Breitling's rattrapante mechanism, which has only 28 parts, is mounted as a module between the base plate and the date mechanism on the dial side of the movement. Not only does this architecture make fabrication and assembly simpler, but it also makes maintenance easier. The system is descended from the Caliber B01's intelligent positive approach, which serves as the B03's base. On top of this framework, other useful functions have already been installed. As a result, the B03 benefits from all of the modern basic movement's features, such as column-wheel control, a 70-hour power reserve, and chronometer-worthy rate efficiency, which it retains both when fully wound and as the energy reservoir depletes.
Only the limited-edition rose-gold model, which has a sapphire window in the back of its case, can see the technical-looking movement. On the stainless-steel watch we checked, the caliber is concealed behind Breitling's signature caseback. Despite the screws that secure the back to the case, the Navitimer Rattrapante can only withstand pressure to a depth of 30 meters, which is maybe too low for a modern sports watch. However, the watch's opaque back is etched with a temperature-conversion table, giving it a completely separate feature from the chronograph.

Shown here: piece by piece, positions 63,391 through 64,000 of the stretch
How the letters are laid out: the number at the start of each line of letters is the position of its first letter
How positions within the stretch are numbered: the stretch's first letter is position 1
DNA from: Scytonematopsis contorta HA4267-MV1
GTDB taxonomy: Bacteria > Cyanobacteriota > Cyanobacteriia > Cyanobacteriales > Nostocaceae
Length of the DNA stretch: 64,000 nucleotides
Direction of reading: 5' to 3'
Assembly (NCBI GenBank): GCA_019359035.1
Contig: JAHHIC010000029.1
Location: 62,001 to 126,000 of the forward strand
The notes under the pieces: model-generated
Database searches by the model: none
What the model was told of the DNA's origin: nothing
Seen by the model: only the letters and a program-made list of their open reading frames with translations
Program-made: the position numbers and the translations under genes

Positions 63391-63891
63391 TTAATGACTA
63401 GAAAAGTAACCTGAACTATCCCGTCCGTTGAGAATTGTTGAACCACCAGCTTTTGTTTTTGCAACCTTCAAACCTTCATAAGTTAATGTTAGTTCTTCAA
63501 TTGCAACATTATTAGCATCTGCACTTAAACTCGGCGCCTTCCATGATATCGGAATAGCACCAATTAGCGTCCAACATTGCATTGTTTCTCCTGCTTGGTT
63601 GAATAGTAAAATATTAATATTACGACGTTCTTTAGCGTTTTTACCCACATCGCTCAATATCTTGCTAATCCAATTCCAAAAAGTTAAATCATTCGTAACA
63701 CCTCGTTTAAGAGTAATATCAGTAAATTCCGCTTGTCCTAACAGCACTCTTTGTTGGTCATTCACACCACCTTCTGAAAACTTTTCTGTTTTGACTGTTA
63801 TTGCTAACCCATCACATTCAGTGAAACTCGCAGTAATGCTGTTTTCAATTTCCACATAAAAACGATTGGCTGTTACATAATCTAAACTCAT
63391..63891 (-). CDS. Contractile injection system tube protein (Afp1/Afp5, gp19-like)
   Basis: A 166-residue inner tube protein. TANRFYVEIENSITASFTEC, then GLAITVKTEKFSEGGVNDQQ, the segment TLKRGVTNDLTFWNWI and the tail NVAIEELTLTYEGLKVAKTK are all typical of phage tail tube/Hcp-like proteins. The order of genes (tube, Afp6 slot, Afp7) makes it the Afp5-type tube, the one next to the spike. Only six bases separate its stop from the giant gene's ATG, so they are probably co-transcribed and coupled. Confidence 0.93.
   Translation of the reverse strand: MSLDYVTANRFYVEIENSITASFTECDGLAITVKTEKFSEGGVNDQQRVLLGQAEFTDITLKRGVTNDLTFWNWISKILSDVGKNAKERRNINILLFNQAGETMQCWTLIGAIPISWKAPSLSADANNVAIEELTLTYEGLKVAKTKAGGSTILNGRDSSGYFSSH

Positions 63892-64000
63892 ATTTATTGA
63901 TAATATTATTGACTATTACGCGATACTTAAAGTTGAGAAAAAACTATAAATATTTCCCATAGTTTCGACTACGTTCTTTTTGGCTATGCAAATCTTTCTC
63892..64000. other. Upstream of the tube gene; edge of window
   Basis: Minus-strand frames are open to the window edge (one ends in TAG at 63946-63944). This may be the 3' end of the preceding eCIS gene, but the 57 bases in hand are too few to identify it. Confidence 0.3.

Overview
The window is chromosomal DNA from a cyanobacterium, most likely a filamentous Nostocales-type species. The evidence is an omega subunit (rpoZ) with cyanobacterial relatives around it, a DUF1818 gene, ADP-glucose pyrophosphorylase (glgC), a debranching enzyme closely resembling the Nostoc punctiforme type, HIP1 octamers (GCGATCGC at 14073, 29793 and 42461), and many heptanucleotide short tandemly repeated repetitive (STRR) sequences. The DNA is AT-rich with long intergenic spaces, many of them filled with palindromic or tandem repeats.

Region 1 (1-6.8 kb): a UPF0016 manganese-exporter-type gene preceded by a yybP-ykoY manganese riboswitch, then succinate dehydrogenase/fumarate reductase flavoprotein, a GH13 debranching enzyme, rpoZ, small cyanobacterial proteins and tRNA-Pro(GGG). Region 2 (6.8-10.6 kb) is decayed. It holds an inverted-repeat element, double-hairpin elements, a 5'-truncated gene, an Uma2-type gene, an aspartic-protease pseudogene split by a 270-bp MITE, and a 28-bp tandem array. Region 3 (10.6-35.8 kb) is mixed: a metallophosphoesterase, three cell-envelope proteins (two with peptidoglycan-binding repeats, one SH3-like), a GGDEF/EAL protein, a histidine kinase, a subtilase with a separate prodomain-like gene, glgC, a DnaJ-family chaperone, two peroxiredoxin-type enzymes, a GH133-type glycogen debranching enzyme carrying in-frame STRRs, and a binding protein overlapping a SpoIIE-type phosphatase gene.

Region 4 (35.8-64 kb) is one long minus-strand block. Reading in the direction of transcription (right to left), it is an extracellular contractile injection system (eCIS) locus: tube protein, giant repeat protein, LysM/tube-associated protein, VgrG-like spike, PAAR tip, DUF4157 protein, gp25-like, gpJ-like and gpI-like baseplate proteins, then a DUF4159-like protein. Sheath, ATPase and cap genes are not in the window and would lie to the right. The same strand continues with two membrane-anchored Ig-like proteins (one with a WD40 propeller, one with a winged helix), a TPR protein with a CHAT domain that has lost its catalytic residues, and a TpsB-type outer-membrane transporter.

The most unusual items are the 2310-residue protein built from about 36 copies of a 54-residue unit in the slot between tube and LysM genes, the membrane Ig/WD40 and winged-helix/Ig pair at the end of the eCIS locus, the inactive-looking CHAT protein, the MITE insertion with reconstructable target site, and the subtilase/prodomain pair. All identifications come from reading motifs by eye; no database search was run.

The Navitimer Rattrapante came with a calfskin band that can be lengthened or shortened steplessly with the one-sided folding clasp. This is a rather appealing solution, and the supple leather band wraps around the wrist like a second skin, adding to the watch's overall comfort. When it comes to good feelings, buying this chronograph, which incorporates an uncommon but newly conceived and serially produced feature into a modern caliber of chronometer quality, will bring them on. Other companies have either stopped producing rattrapante chronographs or only sell them in limited versions with gold cases and high prices. Clients of Breitling only have to pay $10,465 for the privilege of possession.